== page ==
ARIZONA’S HOMESTEAD EXEMPTION

Under A.R.S. 33-1101, Arizona provides an exemption of $150,000 to homeowners. This exemption protects a sizable portion of the homeowner’s equity in their home from creditors and reflects the legislature’s opinion that a person’s home ought to have some minimum protection against creditors. The homestead exemption’s protections extend even into bankruptcy proceedings.

It used to be that documents had to be filed with the County Recorder’s office in order to invoke the homestead protection. However, back in the early 1990’s the laws in Arizona were changed such that the homestead exemption now applies automatically. Only in the case where you might own more than one residence would you be required to designate on which property the homestead exemption is to apply.

If you are in the process of selling your home, the title companies may inform you that any recorded judgments need to be paid on or before closing. However, that is not necessarily true. Only where the equity in the home exceeds the homestead exemption is this required. But, you may have to provide a copy of the statute to your title company or get an attorney involved to convince them of this.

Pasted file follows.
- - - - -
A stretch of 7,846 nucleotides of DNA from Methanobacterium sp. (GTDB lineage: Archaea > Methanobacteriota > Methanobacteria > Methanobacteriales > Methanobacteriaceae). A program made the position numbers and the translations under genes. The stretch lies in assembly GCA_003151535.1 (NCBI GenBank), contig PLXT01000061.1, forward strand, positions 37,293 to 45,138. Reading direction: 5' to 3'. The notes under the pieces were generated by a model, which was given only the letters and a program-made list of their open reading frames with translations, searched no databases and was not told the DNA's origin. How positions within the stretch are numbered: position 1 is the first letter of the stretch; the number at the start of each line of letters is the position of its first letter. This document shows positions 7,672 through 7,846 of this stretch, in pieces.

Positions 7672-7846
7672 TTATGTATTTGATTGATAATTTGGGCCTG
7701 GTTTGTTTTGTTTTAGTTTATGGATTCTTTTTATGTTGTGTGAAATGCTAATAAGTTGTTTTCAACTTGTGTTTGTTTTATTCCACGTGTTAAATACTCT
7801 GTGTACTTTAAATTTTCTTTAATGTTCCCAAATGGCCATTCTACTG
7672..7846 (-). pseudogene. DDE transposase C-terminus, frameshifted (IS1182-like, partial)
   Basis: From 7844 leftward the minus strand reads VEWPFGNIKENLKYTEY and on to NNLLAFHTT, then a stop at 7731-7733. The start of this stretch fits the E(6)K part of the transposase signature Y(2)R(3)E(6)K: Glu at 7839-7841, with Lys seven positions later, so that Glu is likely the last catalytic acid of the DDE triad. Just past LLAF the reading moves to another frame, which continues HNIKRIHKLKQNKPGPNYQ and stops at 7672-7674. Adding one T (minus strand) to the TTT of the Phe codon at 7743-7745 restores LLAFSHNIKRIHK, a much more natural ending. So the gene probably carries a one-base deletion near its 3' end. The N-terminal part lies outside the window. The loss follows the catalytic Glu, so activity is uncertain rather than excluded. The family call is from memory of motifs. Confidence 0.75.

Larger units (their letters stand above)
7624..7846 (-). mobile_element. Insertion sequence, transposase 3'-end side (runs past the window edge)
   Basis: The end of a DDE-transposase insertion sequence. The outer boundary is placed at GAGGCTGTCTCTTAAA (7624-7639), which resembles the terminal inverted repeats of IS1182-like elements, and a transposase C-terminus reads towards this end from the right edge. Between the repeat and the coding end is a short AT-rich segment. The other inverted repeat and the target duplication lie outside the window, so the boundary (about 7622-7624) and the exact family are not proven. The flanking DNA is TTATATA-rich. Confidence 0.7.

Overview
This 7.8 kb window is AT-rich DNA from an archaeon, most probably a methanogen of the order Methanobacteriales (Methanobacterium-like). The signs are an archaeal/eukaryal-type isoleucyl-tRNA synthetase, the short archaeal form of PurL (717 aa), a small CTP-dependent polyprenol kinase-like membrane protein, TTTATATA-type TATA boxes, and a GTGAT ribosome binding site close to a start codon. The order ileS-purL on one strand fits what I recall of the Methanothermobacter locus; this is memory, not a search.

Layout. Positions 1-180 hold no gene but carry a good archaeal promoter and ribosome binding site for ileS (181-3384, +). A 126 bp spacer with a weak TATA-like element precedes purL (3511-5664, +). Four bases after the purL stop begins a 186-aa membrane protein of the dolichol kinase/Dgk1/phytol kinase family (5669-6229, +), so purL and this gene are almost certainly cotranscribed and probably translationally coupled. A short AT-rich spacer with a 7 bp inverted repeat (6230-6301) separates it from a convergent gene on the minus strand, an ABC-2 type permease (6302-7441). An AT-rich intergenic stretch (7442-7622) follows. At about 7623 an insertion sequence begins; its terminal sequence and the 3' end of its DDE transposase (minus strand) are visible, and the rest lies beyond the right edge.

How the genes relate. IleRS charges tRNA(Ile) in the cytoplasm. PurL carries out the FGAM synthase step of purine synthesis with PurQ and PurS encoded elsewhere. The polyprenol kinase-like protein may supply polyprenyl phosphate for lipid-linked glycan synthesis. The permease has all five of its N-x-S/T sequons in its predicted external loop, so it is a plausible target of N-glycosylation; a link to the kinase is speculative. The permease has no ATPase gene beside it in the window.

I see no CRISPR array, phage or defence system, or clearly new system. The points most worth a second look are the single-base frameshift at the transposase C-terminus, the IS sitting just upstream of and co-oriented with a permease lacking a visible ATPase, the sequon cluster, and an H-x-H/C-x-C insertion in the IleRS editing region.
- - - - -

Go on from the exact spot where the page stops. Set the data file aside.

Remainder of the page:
Should you complete the sale of your home, you will have a limited amount of time to re-invest those proceeds back into another home. If you do not do so within the statutorily permitted time, those proceeds will lose their protection and become subject to collection efforts by creditors.

Arizona offers one of the more generous homestead exemptions. In the case where a person is considering bankruptcy, keep in mind that Arizona’s homestead exemption only applies after you
have lived in Arizona for a minimum amount of time. If you recently moved here from another state, you may have to rely on that state’s homestead exemption or the federal exemptions which can differ substantially from what Arizona law permits.

Note that the homestead exemption can be abandoned under certain statutorily defined ways. You should consult with a knowledgeable attorney if you are concerned about this possibility.